Waterford lose place in Europa League after being denied licence
St Pat’s now expected to take their place after finishing one spot below Blues last year
Waterford FC will not be allowed to compete in the Europa League this season. Photo: Tommy Dickson/Inpho
Waterford look set to be replaced in the Europa League qualifying rounds after the FAI announced on Thursday night that the Airtricity League club will not be granted a licence from Uefa to play in the competition. St Patrick’s Athletic, who finished one place behind Waterford last season, are in line to replace them.
If that is confirmed then the Dublin club will be set to earn around €250,000 from the competition.
Waterford had requested a special dispensation from Uefa as technically the club has been in existence for less than three years. This has been rejected with the FAI releasing a statement confirming Uefa’s decision. It read: “Waterford FC’s exception request has been rejected on the non-fulfilment of the three-year rule as defined in the UEFA Club Licensing and Financial Fair Play Regulations.
“UEFA has informed the FAI that, following the Club Financial Control Body-Investigatory Chamber decision in this case, Waterford FC may not apply for a UEFA licence for the UEFA Club Competitions for the season 2019/20.”
Earlier in the week the FAI confirmed that they had been contacted by St Pat’s who contested that they should be the recipient of the European place on the basis that Waterford did not meet the requirements.
In the letter, the club’s owner and executive chairman, Garrett Kelleher says that St Patrick’s Athletic have taken advice from the European Club Association on the matter. The letter stated that the company that runs Waterford, Power Grade Limited, was only incorporated on December 14th, 2016 and therefore the club did not meet the three-year Uefa rule.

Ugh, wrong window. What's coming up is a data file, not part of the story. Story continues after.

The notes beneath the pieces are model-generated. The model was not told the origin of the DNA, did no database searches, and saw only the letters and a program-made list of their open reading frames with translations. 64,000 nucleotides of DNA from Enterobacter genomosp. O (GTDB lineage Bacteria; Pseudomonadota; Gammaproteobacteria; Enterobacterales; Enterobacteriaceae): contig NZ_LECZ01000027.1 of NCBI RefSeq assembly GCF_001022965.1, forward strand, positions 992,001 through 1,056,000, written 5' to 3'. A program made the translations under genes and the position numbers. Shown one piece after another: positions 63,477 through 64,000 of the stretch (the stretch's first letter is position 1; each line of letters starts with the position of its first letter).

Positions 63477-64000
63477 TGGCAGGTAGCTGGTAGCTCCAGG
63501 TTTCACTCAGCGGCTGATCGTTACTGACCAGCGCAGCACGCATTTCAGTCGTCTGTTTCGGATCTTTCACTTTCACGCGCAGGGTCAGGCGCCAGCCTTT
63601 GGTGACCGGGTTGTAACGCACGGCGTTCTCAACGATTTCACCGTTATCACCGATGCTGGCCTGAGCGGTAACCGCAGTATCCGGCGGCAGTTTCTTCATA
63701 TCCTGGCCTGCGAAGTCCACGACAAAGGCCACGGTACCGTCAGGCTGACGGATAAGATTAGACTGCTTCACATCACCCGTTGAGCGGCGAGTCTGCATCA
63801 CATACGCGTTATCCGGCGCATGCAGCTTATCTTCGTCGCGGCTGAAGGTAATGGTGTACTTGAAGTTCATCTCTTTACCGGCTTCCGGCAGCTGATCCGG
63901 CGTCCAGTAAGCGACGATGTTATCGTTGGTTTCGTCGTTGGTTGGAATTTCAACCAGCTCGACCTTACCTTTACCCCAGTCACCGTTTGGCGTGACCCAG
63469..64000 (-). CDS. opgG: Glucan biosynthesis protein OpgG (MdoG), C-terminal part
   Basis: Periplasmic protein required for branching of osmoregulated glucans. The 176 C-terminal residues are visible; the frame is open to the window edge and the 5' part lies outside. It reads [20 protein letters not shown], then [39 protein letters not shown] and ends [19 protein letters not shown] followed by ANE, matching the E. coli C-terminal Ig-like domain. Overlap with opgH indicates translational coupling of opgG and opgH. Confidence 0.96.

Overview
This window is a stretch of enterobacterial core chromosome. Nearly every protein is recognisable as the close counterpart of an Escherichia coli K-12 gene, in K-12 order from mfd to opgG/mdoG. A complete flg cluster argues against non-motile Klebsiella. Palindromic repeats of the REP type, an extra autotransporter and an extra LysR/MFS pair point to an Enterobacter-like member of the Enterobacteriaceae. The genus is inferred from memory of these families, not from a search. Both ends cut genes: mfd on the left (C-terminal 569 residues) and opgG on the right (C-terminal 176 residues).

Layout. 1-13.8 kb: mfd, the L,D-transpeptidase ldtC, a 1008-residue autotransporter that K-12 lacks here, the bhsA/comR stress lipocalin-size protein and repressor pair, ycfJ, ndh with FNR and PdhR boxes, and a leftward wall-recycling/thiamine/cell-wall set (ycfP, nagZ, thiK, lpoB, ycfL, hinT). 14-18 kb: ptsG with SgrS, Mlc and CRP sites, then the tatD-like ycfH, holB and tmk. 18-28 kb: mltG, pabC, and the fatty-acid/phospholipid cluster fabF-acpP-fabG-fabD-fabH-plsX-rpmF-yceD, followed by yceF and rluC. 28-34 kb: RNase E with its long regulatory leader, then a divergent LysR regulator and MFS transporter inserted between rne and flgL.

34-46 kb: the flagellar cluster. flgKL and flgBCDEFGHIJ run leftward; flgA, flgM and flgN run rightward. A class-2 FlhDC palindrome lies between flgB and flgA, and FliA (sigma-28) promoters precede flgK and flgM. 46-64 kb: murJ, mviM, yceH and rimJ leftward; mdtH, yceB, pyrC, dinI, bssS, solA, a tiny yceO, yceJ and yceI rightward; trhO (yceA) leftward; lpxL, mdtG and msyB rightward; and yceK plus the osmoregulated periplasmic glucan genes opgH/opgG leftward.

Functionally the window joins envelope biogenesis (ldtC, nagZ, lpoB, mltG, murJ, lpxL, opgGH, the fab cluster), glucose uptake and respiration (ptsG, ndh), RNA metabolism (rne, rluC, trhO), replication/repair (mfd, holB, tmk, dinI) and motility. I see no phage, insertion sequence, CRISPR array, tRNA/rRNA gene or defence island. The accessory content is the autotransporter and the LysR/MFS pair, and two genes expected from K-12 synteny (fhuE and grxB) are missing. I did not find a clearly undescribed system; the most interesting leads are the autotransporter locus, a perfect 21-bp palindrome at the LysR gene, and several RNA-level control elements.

St Pat’s also claimed that the former entity of Waterford United still owes money to various parties in football.
One of those is understood to be to former manager Roddy Collins who was awarded €13,000 in an unfair dismissals case last year at the Workplace Relations Commission. Collins had claimed that he was sacked towards the end of the 2016 season, at which point he had a year left on his contract.
At the time, Collins said he was being paid €800 per week during the season and €300 a week outside of it.
Waterford had said in a statement released to The Irish Times that they were not aware of any breaches of the licensing requirements. However, the FAI have now confirmed that Waterford will not receive a licence.